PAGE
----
The questions a TV columnist is asked most frequently include: What is your favorite show? Do you like [insert show title]? And sometimes: Who have you met?
One question I don’t recall ever being asked is: Who is your favorite TV character? And yet it is a question I ponder every so often when considering the way television has evolved from my childhood in the 1960s and ’70s to the present day.
Perhaps due to my own personal TV history, my tastes generally run toward the more outlandish characters of older TV shows whenever I try to conjure a list of my favorite characters.
I freely admit without embarrassment that these characters are not chosen for any particular depth of their personalities. On the contrary, you might consider most (if not all) of them as not unlike figures from old cartoons.
For me, this group is typified by these all-time greats: Ed Norton (Art Carney in “The Honeymooners”), Granny (Irene Ryan in “The Beverly Hillbillies”), Barney Fife (Don Knotts in “The Andy Griffith Show”), Gilligan (Bob Denver in “Gilligan’s Island”), Lenny and Squiggy (Michael McKean and David L. Lander in “Laverne & Shirley”), B.A. Baracus (Mr. T in “The A-Team”) and Steve Urkel (Jaleel White in “Family Matters”).
Labeling them as cartoon-like is in no way intended to condemn these characters or the performances that went into them as two-dimensional. Ed Norton, Granny and Barney Fife in particular were played by actors whose skills were inarguable. It is a cliché to write of TV characters that they are indelible, but in these three cases, they really are. They should never be forgotten.
The era in which they appeared was well-populated with these kinds of characters. In the decades that came afterwards, they became fewer and far between. Lenny and Squiggy in the ’70s, B.A. Baracus in the ’80s and Urkel in the ’90s were more the exception than the rule.
What happened? TV became more sophisticated (yes, I know it’s strange to read the word “sophisticated” in the context of a blog about television, but there it is). That doesn’t mean there were not still indelible TV characters to come, but more often than not, they were not likely to be cartoonish anymore.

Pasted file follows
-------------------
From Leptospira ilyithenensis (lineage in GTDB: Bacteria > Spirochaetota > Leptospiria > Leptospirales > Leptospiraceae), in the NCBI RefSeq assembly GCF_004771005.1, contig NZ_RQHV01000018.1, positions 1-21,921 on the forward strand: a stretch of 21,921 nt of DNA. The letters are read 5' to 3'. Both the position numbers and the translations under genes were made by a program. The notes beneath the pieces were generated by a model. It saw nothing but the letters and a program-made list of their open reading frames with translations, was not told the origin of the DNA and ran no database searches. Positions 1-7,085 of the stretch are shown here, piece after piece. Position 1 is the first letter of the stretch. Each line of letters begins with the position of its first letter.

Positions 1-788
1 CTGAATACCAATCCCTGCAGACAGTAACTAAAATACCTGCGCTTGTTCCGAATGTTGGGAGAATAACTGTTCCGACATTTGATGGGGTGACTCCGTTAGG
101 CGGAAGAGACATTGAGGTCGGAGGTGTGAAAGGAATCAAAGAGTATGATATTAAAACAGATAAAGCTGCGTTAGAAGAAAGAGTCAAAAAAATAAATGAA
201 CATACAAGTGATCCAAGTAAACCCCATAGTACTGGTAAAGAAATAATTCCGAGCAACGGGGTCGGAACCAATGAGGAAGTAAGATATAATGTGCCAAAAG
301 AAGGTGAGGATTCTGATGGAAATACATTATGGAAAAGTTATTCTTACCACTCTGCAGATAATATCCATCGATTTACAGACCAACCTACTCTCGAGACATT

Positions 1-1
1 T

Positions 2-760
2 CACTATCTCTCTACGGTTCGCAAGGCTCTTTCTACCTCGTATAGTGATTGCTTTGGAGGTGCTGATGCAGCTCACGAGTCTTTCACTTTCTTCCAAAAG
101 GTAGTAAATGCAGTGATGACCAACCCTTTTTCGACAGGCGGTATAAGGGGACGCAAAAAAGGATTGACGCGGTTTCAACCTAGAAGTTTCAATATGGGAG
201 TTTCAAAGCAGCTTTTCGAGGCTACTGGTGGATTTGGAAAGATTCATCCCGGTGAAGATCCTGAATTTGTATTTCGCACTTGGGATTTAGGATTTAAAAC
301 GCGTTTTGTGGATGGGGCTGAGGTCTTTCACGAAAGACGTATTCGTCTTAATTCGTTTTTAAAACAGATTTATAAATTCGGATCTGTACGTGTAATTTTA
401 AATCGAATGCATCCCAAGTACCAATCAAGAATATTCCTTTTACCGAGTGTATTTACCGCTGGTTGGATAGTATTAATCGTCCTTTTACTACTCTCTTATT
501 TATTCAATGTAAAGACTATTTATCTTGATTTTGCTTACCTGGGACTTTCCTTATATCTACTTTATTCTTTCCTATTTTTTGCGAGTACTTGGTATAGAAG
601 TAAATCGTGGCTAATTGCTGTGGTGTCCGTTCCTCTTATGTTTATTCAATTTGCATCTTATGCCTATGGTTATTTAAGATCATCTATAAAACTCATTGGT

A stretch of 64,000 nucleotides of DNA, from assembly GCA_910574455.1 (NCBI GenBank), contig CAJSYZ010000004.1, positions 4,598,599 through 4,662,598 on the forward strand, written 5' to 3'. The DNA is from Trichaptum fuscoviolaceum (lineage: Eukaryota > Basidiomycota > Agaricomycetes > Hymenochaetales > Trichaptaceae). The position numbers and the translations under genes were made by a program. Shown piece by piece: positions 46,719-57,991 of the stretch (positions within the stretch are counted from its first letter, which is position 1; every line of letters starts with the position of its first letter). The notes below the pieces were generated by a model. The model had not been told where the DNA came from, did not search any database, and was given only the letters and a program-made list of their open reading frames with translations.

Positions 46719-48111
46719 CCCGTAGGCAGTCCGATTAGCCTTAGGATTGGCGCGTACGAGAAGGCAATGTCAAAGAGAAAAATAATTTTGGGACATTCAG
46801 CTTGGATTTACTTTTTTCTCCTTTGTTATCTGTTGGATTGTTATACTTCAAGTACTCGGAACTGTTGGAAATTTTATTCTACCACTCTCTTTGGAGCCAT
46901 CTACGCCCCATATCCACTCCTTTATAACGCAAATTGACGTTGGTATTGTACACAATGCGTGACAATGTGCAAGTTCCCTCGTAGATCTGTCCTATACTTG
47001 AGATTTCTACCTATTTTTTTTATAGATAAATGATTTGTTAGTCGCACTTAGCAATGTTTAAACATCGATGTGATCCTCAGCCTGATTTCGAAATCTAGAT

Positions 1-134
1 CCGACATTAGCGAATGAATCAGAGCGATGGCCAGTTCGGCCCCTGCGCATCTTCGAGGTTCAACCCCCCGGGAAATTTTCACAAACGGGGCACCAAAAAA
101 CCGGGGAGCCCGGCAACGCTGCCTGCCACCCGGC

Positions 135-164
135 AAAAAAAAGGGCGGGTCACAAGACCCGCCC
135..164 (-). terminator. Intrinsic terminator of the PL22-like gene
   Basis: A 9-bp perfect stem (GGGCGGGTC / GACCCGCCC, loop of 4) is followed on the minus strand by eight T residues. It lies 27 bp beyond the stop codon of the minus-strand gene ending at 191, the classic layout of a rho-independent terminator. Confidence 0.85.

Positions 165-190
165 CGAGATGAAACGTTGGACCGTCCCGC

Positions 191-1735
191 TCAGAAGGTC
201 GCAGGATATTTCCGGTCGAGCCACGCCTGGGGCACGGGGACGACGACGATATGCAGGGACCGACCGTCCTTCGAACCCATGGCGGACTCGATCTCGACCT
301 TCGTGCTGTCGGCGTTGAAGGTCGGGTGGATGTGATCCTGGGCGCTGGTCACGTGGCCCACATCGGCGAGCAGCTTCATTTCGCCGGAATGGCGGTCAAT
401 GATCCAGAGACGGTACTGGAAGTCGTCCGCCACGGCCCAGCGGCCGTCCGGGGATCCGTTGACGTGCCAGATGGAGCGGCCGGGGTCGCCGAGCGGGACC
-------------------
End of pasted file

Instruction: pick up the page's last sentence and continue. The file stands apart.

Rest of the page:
When did this changeover occur? It is probably fair to say it happened at the outset of the 1970s when “The Mary Tyler Moore Show” and “All in the Family” came along. From then on, a list of one’s personal favorite TV characters takes on a different aspect.
My own list then begins to include Lou Grant (Ed Asner in “Mary Tyler Moore” and “Lou Grant”), Columbo (Peter Falk in “Columbo”), Jim Rockford (James Garner in “The Rockford Files”) and Edith Bunker (Jean Stapleton in “All in the Family”). Her husband, Archie (Carroll O’Connor), was the focal point of “All in the Family” and he made you laugh and he made you angry. But Edith broke your heart.
In the present TV era that most people date to the arrival of “The Sopranos” in 1999, the most memorable TV characters bear almost no resemblance to the ones that preceded them decades ago.
This is the era of anti-heroes, which are characters whose personality traits are loathsome, but you still cannot bring yourself to entirely dislike them. The Big Three of this group are Tony Soprano (James Gandolfini in “The Sopranos”), Vic Mackey (Michael Chiklis in “The Shield”) and Walter White (Bryan Cranston in “Breaking Bad”). They were all murderers and criminals but you found yourself liking them, and even rooting for them.
It’s funny, however, to juxtapose them alongside outlandish, older characters such as Barney Fife or Steve Urkel because they are so different. TV is so serious these days, isn’t it?
The decades-long era of the cartoonish TV character is long gone now. It’s true that TV is more sophisticated these days. But I have to ask: Where’s the fun in that?